The development and inter-relations of organisational and professional commitment : an empirical study of solicitors in large law firms.

Teresa Valente Dias de. Oliveira, Eva
(1996) The development and inter-relations of organisational and professional commitment : an empirical study of solicitors in large law firms. PhD thesis, University of Liverpool.

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This study concerns the relationship between organisational and professional commitment over time. The study was conducted among solicitors In large commercial practices. Reviewing the literature on organisational and professional commitment three issues appeared salient. The first concerns the extent to which commitment Is time related. The second concerns the extent to which professional and organisational commitment are compatible. The third relates to the nature of commitment. Levinson's (1978) theory of adult development provided the framework of analysis for the present study. The core of Levinson's theory Is that people experience periods of stability and transition during their lifetime. Moreover, these changes are to some extent predetermined. The present study tests the Idea that commitment generally Increases with age. The underlying assumption is that older people are generally more satisfied with life In general than younger people. Another set of hypotheses relates to the relationship between organisational and professional commitment. It Is expected that both forms of commitment are complementary. Levinson suggests that at each life structure individuals experience different Intensities of commitment. This Is shaped by personality development as well as the processes of adaptation and socialisation. Finally, the motives behind an Individual's decision to stay In the organisation or the profession determines the nature of their commitments. It Is expected that professionals express their commitments In terms of a positive attitude rather than Instrumental behaviour. Organisational and professional commitment were measured using Meyer and Alien's (1991) scale.The measuresof organisational and professional commitment differentiated between attitudinal and behavioural dimensions. Attitudinal commitment was defined as the psychological Identification and attachment to the firm and to the profession (affective commitment), as well as a perceived moral duty to remain In the firm and profession (normative commitment). Behavioural commitment wasdescribed aspersonal sacrifices and the costs of quitting either the profession or the firm (continuance commitment). The survey also measured Job Involvement (Lodahl and Kejner 1965). professionalism (Hall 1968), and work values orientation (Shepard 1972; Popper and Lipshizt 1992). A sample was drawn randomly from large solicitors' firms In London, Birmingham, Leeds and Manchester. 403 usable replies were received. Data were analyzed mainly by t-test and Oneway Analysis of Variance (A.N.O.V.A) and Duncan's multiple-range test for multiple comparisons. The results confirm the Initial hypotheses. Age was found to be a stronger predictor of commitment than Individuals' experiences. Further, solicitors are more professionally than organisationally committed. This finding Is, however, subjected to some qualifications. The sense of 'wanting to stay' and 'needing to stay' Is higher for the profession than the firms. Yet the 'obllgation to stay' Is higher for the organisation than the profession. When results are analysed by age, professional commitment predominates only among solicitors In the early career stage. Thereafter, no form of commitment predominates until 'Mid-life Transition'. At this stage, organisational commitment predominates. In the late career stage, there Is no significant difference between both forms of commitment. Generally, affective commitment predominates over calculative commitment. The theoretical and practical Implications of the findings of the present study are discussed. The thesis Includes suggestions for future research.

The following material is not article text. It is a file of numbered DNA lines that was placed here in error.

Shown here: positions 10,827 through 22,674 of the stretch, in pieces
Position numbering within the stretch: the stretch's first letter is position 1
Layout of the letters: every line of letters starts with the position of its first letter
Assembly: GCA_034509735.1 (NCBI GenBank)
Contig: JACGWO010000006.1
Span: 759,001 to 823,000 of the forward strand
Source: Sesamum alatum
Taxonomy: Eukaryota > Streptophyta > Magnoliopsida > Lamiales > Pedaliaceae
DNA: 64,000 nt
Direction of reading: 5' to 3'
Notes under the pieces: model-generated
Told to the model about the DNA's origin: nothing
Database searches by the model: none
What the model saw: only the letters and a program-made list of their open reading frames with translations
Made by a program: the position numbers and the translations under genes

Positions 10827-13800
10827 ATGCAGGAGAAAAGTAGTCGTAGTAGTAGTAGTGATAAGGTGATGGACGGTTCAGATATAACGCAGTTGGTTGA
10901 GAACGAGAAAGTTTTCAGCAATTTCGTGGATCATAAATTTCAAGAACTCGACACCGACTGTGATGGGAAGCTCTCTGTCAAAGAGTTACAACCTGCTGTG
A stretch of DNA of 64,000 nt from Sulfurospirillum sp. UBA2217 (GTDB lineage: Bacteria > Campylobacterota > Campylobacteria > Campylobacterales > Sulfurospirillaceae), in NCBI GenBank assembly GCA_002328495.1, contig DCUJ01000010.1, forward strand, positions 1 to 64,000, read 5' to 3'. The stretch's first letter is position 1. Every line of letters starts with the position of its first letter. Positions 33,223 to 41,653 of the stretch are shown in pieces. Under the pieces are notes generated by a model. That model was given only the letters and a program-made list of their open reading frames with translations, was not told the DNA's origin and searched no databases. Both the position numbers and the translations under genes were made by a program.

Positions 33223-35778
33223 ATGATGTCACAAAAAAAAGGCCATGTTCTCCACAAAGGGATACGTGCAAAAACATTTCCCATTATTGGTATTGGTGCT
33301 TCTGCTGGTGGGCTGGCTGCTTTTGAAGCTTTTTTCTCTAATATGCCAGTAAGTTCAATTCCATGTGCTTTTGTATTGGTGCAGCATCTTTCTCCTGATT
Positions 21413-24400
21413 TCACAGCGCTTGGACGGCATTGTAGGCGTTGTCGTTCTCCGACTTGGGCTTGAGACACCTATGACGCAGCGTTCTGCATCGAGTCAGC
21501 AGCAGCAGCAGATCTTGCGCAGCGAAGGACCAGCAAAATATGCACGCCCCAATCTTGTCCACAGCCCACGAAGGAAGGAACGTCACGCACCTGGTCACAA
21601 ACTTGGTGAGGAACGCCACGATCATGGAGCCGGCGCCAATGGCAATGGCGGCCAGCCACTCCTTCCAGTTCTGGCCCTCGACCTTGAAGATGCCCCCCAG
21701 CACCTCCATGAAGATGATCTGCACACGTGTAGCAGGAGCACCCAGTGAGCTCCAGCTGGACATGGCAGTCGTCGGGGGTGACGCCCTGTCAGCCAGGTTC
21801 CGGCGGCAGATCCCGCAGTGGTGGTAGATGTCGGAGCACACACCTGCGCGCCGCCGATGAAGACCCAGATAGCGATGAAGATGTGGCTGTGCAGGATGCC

Item Type: Thesis (PhD)
Depositing User: Symplectic Admin
Date Deposited: 20 Oct 2023 19:44
Last Modified: 20 Oct 2023 19:45
DOI: 10.17638/03175765
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